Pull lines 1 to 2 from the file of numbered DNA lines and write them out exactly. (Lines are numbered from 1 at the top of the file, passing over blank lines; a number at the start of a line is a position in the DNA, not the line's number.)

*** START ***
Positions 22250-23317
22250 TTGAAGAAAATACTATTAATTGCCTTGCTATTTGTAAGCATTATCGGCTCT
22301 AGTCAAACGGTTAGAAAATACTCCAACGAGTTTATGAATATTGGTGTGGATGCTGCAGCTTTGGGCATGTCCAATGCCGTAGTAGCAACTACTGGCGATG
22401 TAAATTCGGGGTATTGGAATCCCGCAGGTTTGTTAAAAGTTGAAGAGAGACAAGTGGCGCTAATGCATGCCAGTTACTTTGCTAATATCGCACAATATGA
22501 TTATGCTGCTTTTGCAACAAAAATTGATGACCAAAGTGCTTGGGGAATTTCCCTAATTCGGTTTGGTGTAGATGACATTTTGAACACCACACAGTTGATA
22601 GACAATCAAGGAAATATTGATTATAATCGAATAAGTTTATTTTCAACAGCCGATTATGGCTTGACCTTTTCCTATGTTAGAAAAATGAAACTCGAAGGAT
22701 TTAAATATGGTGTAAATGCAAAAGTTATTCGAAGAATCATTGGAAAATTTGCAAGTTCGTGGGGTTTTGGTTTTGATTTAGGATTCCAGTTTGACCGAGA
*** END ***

Positions 22250-23317
22250 TTGAAGAAAATACTATTAATTGCCTTGCTATTTGTAAGCATTATCGGCTCT